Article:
Many public officials caught in wrongdoing maintain they just didn't know what they did crossed legal and/or ethical lines. It just won't wash, especially because the defense often comes from people who seldom stop touting their own intellects and experience.
It certainly won't work for Stan Heffner, who has resigned his position as state superintendent of schools in Ohio.
Heffner quit after state Inspector General Randy Meyer released results of an investigation into the superintendent's actions last year and this one. During that relatively short amount of time, Heffner allegedly was guilty of multiple breaches of ethical standards and, perhaps, the law.
For a few months, Heffner served as interim state superintendent of schools. While in that position in 2011, he lobbied members of the General Assembly on legislation that would have helped a standardized testing company in Texas. That occurred after Heffner had accepted a job with the firm - a blatant conflict of interest. Later, Heffner changed his mind and declined the Texas position in favor of accepting the permanent appointment as state superintendent.
In addition, Heffner used his state-issued cellular telephone and email to get the testing service job. Then, he instructed assistants at the state Department of Education to handle personal affairs - including plans to move to Texas - for him.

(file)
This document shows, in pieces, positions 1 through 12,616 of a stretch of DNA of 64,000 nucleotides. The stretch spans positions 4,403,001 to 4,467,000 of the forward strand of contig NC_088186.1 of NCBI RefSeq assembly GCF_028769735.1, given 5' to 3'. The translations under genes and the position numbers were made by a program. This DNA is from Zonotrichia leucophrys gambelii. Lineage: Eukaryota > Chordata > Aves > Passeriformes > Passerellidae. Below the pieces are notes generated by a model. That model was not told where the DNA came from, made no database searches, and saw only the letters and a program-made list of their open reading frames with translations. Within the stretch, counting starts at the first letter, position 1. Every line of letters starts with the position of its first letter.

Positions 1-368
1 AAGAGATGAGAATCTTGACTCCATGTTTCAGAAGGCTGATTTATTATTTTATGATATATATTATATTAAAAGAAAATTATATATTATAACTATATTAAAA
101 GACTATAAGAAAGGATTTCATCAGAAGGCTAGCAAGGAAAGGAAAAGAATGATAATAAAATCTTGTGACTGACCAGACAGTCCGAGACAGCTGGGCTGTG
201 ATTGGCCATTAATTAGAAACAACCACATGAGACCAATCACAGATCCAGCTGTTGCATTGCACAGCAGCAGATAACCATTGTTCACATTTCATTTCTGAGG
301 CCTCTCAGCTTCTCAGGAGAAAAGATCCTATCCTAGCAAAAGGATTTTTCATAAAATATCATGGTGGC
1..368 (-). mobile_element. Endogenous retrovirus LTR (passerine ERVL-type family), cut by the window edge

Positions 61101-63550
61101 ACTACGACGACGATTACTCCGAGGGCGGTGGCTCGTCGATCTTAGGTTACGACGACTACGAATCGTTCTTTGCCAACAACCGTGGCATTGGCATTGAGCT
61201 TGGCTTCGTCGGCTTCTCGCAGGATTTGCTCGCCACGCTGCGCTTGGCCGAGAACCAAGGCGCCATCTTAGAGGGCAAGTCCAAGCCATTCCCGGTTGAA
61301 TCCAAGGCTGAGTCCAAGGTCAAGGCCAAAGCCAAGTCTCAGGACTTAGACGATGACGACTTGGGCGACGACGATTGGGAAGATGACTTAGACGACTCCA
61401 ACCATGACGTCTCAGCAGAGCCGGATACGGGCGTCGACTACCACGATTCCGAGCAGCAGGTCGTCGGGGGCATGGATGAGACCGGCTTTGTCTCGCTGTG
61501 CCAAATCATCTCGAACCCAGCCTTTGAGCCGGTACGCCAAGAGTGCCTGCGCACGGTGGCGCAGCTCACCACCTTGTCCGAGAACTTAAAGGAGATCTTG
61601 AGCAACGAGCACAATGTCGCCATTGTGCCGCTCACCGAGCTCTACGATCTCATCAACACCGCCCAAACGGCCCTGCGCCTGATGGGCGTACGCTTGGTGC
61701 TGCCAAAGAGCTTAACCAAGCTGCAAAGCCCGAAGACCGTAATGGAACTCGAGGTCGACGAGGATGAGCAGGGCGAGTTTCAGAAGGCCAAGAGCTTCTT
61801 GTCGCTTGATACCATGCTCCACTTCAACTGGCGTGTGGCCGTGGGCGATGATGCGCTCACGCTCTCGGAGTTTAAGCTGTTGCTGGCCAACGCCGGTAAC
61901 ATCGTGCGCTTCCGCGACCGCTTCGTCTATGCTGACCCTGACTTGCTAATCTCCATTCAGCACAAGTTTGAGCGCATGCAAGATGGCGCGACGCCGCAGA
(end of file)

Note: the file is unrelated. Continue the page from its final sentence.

The Franklin County prosecuting attorney's office has said it is looking into whether criminal charges should be filed against Heffner, who admits only "mistakes."
Meanwhile, a few legislators are questioning a state Department of Education culture that allowed behavior such as Heffner's.
That is not difficult to understand. Heffner was the boss, after all, and in a way he made the rules. In addition, he and others were aware that public officials caught in such wrongdoing seldom are punished severely.
That is a recipe for abuses in government, of course, and the situation needs to be changed. If it is determined Heffner understood his actions were wrong - and it is difficult to believe he did not - he should be penalized harshly as a deterrent against such offenses by others in state government.